Cong. Owens Votes for Debt Limit and Budget Bill

North Country Congressman Bill Owens cast his vote Monday night in favor of the bill that raised the nation’s debt ceiling and is intended to avert a potential economic catastrophe.

Owens voted with the majority, which was a coalition made up of about half of the minority Democrats in the House of Representatives, along with a majority of the Republicans.

Many Tea party-backed Republicans voted against the bill, including Syracuse’s Ann Marie Buerkle.

Owens explained in a statement e-mailed after the vote that he was not happy with the bill, which he said was the result of “an unnecessarily ugly process that exposed the worst of Washington.”

However, Owens said he could not allow the country to default on its bills.

His full statement is below:

WASHINGTON – Congressman Bill Owens released the following statement tonight after voting in favor of The Budget Control Act of 2011. The legislation passed the U.S. House of Representatives tonight by a vote of 268-161.

“Over the course of this debate, I have heard from concerned constituents across Upstate New York – from seniors, soldiers and veterans worried about receiving their earned benefits on time to middle class families and small business owners anxious about government spending and the health of our economy. Although this was an unnecessarily ugly process that exposed the worst of Washington, tonight’s compromise will ensure that we avoid a catastrophic default while protecting Medicare and Social Security and making a serious down payment on deficit reduction,” said Owens.

“I know many of my constituents are not happy with this deal, and I share many of their concerns. But compromise is about making tough choices, and defaulting on the debts we owe was not an option. Had this deal not been approved by Congress, the effects of a default would have rippled across the economy and harmed every American. Mortgage and credit card interest rates would have increased, local job creators would have faced higher costs in obtaining a loan, the full faith and credit of the United States would have been damaged, and seniors, the disabled and veterans reliant on federal benefits would have seen a delay in their checks.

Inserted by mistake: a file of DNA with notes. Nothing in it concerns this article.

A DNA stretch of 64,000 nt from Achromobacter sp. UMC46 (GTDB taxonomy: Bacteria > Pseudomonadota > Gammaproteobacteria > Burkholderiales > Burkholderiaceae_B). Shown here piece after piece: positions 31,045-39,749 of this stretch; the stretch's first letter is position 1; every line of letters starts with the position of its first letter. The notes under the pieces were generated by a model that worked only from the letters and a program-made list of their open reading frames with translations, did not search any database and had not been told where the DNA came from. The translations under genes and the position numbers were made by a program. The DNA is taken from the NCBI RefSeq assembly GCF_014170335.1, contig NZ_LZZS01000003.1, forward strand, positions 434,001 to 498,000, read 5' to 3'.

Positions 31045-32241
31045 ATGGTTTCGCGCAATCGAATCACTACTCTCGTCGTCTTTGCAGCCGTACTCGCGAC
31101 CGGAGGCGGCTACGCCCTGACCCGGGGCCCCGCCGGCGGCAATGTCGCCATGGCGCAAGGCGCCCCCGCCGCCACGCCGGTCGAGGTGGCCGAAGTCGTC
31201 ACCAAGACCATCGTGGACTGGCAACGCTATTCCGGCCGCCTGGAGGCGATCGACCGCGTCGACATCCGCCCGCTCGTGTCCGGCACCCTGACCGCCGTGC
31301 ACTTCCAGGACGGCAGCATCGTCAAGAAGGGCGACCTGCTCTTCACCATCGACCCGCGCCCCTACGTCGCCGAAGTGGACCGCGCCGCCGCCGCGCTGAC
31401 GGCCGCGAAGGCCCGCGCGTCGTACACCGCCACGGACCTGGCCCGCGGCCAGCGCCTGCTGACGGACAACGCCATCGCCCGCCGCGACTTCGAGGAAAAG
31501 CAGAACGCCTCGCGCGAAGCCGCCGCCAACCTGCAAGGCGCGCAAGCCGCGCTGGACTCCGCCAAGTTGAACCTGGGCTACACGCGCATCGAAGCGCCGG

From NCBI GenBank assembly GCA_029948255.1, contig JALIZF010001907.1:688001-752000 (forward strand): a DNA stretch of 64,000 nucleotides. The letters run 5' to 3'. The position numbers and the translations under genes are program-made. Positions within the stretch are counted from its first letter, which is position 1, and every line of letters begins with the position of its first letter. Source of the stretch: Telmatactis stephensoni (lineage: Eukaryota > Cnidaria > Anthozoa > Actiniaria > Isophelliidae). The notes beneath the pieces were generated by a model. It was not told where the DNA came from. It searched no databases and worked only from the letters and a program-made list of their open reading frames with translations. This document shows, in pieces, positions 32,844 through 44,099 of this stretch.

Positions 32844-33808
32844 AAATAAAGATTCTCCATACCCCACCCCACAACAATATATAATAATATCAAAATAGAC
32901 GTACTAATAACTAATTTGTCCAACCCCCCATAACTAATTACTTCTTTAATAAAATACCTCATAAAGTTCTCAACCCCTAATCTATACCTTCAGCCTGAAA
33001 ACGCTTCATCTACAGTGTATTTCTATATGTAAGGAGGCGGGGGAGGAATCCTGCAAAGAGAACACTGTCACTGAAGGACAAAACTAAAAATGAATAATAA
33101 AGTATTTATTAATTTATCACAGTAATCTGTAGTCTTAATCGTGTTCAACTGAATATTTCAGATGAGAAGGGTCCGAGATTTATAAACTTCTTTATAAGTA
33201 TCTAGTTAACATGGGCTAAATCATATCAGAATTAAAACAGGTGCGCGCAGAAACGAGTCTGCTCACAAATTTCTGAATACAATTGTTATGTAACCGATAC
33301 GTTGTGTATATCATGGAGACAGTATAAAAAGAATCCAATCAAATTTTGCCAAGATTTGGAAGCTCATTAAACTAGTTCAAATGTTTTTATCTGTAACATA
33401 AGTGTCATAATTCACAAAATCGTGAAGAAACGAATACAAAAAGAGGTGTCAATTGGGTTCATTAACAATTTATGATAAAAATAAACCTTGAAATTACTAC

“Unfortunately, we came perilously close to default because many in Washington insist on adhering to ideology rather than fact. While there is clearly tremendous risk associated with the growing deficit and debt, there is equal danger according to leading economists in excessively deep cuts that stifle job creation. These same experts, as well as the bipartisan Simpson-Bowles Commission and the Senate Gang of Six, have concluded that to solve this fiscal crisis we must both cut spending and raise revenue. That is why I have consistently supported streamlining the tax code and allowing the Bush-era tax cuts to expire for the wealthy. We had a unique opportunity during these negotiations to reform our tax code, and I am disappointed that because so many of my colleagues refused to abandon politics and ideology this compromise contains no revenue.

“While Congress averted a crisis in the eleventh hour by passing this compromise, we can do better. It is my hope that the select committee created under this plan will produce additional, reasonable cuts that will allow our economy to continue to recover and that we will return to the critical issue of raising revenue in the coming months. With the debt ceiling raised and the possibility of a government default out of the picture, we must turn our focus to job creation.”